Please do not wait to get legal advice until it is too late!
It is not surprising that most people wait to see a lawyer until they feel that they need to. Usually they only seek legal advice once things go pear shaped (see my earlier article). The problem is that by the time they’ve spoken to a lawyer, they realise that they waited too long.
Some recent examples from my practice:
- A lady suffering from persistent bursitis of her shoulder wanted to make a claim against her income protection insurer. That was all very well, until she revealed to me, that a year ago her insurer paid her a nominal lump sum, which she did not realise released the insurer from all further liability! If only she hadn’t waited to get legal advice, or had sought advice before she signed the deed, she would have had a good prospect of claiming over $500,000 from the insurer.
- A client saw me 29 days after he been unfairly dismissed. A claim with the Fair Work Commission must be made 28 days from the date of dismissal. If only he hadn’t waited to get legal advice, he would have had a legitimate claim against his former employer. The Commission may accept a late application, but only in exceptional circumstances and none of these apply in this case.
- A client met with me to discuss a shareholder dispute. Given his minority shareholding in the company, his voting rights were limited and he felt that the other shareholders were acting against his interests. I was relieved when he showed me a shareholder’s agreement, only to see that it was a one page handwritten document, which would have better served my cat’s litter. If only he had obtained legal advice about a shareholder’s deed, he may have had a clear document setting out his rights and obligations and possibly one which gave him some voting rights. He will likely need to issue expensive legal proceedings to have his case determined.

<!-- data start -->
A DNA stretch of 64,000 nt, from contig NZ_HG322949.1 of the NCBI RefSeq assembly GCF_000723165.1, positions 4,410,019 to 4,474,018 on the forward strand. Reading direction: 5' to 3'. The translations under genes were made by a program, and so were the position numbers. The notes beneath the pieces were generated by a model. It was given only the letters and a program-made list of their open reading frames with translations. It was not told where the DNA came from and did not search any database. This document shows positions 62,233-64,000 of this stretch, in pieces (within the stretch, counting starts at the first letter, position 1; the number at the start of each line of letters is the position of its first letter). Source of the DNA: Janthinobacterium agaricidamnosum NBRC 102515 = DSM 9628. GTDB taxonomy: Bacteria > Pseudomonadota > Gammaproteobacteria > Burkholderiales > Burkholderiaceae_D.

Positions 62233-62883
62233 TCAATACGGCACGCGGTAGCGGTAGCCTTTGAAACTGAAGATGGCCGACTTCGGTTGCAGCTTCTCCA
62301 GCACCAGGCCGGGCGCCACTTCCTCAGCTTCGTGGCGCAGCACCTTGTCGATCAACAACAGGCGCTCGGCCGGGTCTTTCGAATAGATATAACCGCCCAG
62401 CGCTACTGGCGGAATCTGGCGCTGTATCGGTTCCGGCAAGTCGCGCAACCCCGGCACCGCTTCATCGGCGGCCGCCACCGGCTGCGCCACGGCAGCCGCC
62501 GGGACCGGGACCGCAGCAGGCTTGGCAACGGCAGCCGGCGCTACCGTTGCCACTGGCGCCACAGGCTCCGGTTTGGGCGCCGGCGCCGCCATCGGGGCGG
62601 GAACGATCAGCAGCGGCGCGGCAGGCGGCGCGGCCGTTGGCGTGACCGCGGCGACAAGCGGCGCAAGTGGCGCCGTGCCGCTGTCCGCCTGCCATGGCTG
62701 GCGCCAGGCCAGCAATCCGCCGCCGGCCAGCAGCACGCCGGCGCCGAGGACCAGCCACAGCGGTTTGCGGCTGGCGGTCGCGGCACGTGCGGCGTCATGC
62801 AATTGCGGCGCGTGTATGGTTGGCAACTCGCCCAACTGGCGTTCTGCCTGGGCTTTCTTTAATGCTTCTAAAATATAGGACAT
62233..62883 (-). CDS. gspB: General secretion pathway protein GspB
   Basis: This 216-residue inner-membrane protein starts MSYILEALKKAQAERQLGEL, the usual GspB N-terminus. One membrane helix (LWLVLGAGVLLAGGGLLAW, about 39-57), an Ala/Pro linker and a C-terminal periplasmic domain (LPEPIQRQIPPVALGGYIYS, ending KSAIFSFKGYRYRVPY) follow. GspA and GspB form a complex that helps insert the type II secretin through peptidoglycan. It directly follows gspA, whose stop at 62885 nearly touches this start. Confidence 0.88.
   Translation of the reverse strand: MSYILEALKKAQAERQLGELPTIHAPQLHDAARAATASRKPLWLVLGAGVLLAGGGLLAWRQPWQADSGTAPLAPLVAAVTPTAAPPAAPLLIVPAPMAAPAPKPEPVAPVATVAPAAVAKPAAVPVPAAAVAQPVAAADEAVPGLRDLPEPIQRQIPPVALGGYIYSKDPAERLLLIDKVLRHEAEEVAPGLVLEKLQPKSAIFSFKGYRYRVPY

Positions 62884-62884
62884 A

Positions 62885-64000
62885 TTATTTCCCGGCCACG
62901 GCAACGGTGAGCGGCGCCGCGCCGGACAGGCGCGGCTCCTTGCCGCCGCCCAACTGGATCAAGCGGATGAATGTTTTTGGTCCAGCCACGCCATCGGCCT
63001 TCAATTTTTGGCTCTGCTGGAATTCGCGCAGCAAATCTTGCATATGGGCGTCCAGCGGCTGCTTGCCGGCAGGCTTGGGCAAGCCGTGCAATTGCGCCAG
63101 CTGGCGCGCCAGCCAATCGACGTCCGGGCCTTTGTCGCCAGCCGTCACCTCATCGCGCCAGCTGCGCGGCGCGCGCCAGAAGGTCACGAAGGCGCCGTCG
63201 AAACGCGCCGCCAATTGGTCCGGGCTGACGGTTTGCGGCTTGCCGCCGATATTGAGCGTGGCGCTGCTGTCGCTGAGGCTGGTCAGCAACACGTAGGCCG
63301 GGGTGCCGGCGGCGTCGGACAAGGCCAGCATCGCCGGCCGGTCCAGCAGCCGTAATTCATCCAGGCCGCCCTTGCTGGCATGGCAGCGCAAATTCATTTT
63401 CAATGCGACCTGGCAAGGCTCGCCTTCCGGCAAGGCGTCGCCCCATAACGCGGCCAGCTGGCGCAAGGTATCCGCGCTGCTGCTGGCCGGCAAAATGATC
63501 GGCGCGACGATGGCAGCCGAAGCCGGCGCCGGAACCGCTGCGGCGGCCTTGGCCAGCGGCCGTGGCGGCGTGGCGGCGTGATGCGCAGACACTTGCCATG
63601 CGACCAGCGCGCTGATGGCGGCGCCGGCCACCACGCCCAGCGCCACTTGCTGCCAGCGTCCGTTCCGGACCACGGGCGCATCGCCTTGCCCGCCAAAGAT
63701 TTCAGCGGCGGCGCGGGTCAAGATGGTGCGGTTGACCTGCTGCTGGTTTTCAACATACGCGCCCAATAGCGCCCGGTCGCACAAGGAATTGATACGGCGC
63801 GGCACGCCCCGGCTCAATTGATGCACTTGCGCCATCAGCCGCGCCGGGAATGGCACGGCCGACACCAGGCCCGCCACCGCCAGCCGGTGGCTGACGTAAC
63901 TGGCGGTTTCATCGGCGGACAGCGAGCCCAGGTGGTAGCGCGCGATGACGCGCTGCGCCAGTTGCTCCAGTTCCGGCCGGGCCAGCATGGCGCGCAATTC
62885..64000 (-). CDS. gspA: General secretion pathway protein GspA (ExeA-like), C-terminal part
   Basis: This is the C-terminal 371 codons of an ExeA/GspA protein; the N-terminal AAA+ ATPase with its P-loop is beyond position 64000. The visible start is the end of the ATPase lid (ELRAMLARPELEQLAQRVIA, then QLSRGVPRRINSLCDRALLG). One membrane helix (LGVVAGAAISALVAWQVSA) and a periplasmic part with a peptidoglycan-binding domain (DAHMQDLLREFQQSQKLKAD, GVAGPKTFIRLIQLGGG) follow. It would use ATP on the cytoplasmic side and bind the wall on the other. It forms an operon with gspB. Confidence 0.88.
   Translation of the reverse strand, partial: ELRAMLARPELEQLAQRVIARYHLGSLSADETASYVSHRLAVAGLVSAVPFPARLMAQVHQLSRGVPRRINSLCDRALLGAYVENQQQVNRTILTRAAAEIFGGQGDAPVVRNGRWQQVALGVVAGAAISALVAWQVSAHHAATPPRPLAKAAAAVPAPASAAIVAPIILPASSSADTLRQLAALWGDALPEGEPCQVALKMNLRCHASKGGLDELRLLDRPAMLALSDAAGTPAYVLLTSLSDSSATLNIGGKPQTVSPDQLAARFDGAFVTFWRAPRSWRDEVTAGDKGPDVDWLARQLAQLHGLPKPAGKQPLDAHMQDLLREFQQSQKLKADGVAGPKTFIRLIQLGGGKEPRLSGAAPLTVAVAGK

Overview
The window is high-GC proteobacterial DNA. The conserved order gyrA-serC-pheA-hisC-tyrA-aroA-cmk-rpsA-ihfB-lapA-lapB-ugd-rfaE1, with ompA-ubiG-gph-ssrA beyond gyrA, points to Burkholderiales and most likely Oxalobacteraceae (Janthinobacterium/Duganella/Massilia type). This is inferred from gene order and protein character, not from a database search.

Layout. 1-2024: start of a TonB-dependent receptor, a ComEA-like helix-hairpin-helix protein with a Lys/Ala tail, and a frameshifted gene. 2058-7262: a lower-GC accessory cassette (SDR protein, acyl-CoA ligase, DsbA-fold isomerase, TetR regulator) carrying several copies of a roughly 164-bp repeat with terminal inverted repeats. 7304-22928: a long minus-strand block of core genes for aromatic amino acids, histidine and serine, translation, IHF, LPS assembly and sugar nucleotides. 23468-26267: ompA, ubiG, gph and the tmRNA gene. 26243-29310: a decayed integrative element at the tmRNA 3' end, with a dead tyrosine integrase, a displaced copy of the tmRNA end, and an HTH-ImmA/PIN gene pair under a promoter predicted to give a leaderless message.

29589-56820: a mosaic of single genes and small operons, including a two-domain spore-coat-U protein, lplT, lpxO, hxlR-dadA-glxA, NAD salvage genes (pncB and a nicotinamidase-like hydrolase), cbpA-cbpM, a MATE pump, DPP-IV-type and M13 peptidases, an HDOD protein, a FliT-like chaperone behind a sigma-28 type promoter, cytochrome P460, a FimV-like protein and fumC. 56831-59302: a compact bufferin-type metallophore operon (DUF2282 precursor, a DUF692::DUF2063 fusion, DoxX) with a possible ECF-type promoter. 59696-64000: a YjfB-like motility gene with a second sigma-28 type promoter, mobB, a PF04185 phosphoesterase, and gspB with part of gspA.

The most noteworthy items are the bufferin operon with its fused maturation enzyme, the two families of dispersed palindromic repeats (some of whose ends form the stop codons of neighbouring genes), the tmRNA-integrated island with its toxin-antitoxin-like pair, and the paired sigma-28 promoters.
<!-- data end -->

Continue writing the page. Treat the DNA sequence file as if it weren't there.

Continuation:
- There are some brilliant builders and then there are some dodgy ones. A client had a $250,000 claim against a dodgy builder for serious structural defects. When the builder was doing well financially, she procrastinated seeking legal advice. The builder went into liquidation recently and although thankfully she can still make a claim, she is limited to the amount of the building insurance taken out by the builder for her home, which is capped at $100,000. If only she had sought legal advice when the builder was well funded, she would have had a prospect of being awarded damages for the full amount of her loss.
- For months, I had been telling a client who had terminal cancer, to draft a will before she passed away. She assured me that she would do this. Sadly, she passed away recently with an old will that will almost certainly be challenged. If only…
The list goes on.
Lawyers are expensive, which is why people usually only see them when they feel they have no choice. The problem is that this is reactive behaviour rather than proactive. However, the investment made obtaining early legal advice may pay dividends for in excess of the amount invested.